I disagree that the young should be the only target to ensure against discrimination. Youth can be racist, sexist, and exclusive. That’s why our society has a large problem with bullying. If discrimination is a learned trait, then the youth are learning it from above, and that is precisely the target of affirmative action. I believe affirmative action should still be used to some extent in order to encourage diversification. I think a combination of education and the experience of exposure is more useful that a single target group (such as educating the young).

If groups (young, school aged, post secondary, and the work force) are created with diverse and representative participants, the likelihood of all groups beginning to like each other because of repeated exposure is much higher then if they remain separated. Well informed members of society who have personal experience with diversity are the least discriminating for several reasons: ; They have been educated not be discriminating (from classes like this). ; They have been UT together in groups with all different types of people, and ; They have become comfortable with that diversity.

The result is that they have learned to be less discriminating than their peers or previous generation. For example, a white 18 year olds great grandparents may have been what is now considered racist toward black people. In the grandparent’s time passed down generation to generation. However, through education and exposure racism was slowly extinguished until we have a grade 12 student who welcomes a new immigrant from Zambia. Instead of being completely racist like his great rareness’s the 18 year old now only believes the stereotype that all black people like rap music which he hates.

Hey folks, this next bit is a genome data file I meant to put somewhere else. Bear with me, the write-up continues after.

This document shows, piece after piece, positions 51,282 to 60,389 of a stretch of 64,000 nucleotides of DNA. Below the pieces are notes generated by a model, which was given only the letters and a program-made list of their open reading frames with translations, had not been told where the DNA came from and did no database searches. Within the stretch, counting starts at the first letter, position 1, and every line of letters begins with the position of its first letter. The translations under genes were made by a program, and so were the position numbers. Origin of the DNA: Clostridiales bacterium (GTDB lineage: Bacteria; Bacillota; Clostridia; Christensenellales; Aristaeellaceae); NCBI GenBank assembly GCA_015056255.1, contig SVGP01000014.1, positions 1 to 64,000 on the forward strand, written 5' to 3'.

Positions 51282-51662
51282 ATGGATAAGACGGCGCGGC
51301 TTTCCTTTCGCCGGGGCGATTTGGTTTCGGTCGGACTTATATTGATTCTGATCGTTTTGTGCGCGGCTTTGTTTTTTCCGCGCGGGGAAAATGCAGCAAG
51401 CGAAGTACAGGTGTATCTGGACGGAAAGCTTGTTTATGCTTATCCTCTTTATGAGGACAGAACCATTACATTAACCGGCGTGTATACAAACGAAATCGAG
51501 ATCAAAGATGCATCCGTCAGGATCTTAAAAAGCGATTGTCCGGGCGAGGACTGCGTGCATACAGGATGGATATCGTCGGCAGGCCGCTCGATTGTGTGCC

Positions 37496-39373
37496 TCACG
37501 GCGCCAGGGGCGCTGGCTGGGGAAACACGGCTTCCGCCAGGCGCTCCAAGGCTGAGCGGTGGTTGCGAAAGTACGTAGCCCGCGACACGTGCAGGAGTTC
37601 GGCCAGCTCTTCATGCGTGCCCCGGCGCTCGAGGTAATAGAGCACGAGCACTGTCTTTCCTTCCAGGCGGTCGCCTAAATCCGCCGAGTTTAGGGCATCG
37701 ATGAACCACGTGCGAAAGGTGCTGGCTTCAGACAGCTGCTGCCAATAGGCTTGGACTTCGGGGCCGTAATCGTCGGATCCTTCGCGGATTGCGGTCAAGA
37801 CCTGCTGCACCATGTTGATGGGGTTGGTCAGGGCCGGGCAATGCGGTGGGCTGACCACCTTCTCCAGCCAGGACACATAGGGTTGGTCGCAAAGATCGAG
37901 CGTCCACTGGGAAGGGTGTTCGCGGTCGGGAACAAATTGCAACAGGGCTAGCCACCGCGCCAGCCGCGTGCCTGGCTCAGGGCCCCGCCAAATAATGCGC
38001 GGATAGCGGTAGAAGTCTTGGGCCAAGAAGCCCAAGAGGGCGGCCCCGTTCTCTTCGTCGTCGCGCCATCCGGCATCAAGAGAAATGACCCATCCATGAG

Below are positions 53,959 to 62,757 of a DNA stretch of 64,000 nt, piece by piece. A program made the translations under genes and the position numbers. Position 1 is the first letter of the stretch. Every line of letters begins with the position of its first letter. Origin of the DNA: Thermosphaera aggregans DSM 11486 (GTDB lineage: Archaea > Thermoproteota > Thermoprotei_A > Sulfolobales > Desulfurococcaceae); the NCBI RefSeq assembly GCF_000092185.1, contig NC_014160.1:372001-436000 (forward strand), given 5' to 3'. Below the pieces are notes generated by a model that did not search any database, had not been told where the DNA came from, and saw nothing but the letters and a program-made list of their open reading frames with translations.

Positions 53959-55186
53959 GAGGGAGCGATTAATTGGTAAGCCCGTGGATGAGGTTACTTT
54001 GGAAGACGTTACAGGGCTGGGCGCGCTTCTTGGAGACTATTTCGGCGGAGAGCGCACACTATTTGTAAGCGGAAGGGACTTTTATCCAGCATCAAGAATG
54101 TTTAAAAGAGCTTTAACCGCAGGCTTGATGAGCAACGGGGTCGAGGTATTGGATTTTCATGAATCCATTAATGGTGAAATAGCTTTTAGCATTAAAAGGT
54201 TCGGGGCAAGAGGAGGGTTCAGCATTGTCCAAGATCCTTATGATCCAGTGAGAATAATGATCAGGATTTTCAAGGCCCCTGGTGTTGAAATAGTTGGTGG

The next generation will (hopefully) not even notice that a black person is in the group. If affirmative action continues it will help the top (the existing generation of employers) meet the bottom (the well informed and accepting Job applicant) and the result will be a tolerant, inclusive, and diverse work place. The attitudes of the work place will in time influence society as a whole. Conclusion I was lucky enough to learn about discrimination in both psychology and philosophy class in the same week.

Although solutions are not offered in this paper, I believe discrimination can be eliminated through education and diversification. If it were normal to have a representative and diverse “melting pot” of opportunities and experiences, there would be no need to practice discrimination. Diversification is good. It makes a community tolerant and compassionate; it makes a secure and exciting place to live. Including all groups in all employment opportunities will ultimately create a better society – the melting pot that Canada so prides its identity in. Affirmative action plans ensure that the work place will contribute to this pride.